• DanielPeterson

      It’s good to hear about your experience. Thanks for sharing it.

      I’m two years late, but welcome to the Church!

  • Darren

    Dan;

    Did you place a link on the Adams Townhall thread? If so I tried to follow the ink only to take me to a website not here. I concluded it was a fake Dan posing as you and libeling you so I got on his case a bit. Sorry if that was you but I still think it’s was a fake you, just seeking some confirmation.

    • DanielPeterson

      Hmmm. I did post a link. Twice. There are nearly 2300 comments there now, though, so I’m probably not going to go back in order to see whether some fraudster posted a false link in my name. I have the kind of critics, though, who might well do such a thing.

  • mike

    Here’s a great apology letter from Nate Hogan to Mike Adams. Would be nice if Townhall’s editor’s posted it on their website.
    http://njhogan.blogspot.com/2013/06/an-apologists-response-to.html

  • Hello Bruce

    Strange. I found a short article on the interwebs and it looks to be authored by the same Mike Adams who wrote the Townhall piece.

    http://radicalacademy.uni.me/studentrefreligionadams1.htm

    From the above link (written by Professor Adams in 2006):

    “Throughout my study, I consistently heard two harsh accusations levied against Mormons — first, that the LDS Church is a cult, and, second, that the Mormons are not Christians. I reject both of those accusations.”

    I wonder what changed between his 1996 article and his 2013 position?

    • DanielPeterson

      Mental decline? Moral deterioration? Early-onset Alzheimer’s? Too much sniffed glue? Addiction to anti-Mormon propaganda?

      Interesting find!

  • wayfarer

    Dan, I think you’re taking this Mike Adams stuff with humor and aplomb.

    The problem is that Evangelicals like Adams have been our (LDS) enemy for a very long time. I fail to understand why LDS ally so readily with a group of people that think of LDS and our religion as the antichrist incarnate. (yes, they do use that term pointed at Mormons, which is why I object to Mormons implying that other Mormons are ‘anti-christ’…I thought you’d appreciate me bringing that up…NOT).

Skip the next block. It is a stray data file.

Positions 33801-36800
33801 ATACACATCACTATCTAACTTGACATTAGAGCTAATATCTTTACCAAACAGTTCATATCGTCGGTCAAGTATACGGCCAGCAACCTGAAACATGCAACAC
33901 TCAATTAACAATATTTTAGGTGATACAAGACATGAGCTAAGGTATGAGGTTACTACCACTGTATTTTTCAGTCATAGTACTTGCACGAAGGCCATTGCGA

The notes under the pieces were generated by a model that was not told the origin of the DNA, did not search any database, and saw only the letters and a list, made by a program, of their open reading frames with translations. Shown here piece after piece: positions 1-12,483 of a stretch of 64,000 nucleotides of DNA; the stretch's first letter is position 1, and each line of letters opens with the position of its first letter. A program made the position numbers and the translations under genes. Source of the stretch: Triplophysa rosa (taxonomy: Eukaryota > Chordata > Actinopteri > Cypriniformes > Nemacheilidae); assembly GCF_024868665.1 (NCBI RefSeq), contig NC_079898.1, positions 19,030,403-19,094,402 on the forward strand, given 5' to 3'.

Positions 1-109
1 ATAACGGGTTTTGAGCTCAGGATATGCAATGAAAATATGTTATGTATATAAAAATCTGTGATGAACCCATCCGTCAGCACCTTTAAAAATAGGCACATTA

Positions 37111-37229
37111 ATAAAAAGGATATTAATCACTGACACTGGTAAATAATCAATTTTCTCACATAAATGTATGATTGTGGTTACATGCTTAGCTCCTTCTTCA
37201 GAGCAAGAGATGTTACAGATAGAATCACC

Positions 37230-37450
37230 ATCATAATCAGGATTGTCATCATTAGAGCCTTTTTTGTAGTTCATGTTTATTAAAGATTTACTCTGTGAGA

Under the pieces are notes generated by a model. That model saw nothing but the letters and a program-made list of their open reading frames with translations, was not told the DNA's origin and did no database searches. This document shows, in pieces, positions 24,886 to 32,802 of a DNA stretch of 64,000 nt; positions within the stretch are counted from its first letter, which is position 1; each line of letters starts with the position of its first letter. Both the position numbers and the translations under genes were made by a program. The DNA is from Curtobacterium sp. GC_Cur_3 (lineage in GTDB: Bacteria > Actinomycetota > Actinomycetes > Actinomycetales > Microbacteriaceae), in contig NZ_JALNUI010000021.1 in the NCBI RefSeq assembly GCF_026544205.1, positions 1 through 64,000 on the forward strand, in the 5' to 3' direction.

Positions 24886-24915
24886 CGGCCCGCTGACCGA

All Mormoms, including some “vocal cultural mormons” like runtu and wayfarer, unite with you in defense of Mormonism against such attacks.

    What drove me from the Republican party was this alliance with evangelical christianity — the infiltration of the Christian right into the republican party is at odds with freedom and the core principles laid out in the constitution (no religious test) and bill of rights (anti-establishment).

    But more importantly, it divides those who would stand for something. In Lord of the Rings, Legolas objects to being blindfolded in is way into Lothlorien. Haldir, his guide, says, “Folly it may seem — indeed in nothing is the power of the Dark Lord more clearly manifest than in that which divides those who still oppose him”.

    Time for people like Mike Adams and others of a like mindset to realize that they are making the Republican Party a joke by these antics, and as well, shame on the editors of TownHall for allowing such divisiveness to tank the publication.

    • DanielPeterson

      I agree that it’s shameful for Mike Adams’s rant to be on Townhall.com, and that Mike Adams has embarrassed himself, whether he realizes it or not.

      But I arrived at my libertarian/conservative political and economic views without any concern for who else out there might hold analogous positions, and I can’t (with any intellectual integrity) abandon them simply because some potential political allies turn out to be jerks.

      For that matter, many on the political left and in the Democratic Party, it so happens, are also raving anti-Mormons when the occasion presents itself. They just do it a little differently, and on different grounds.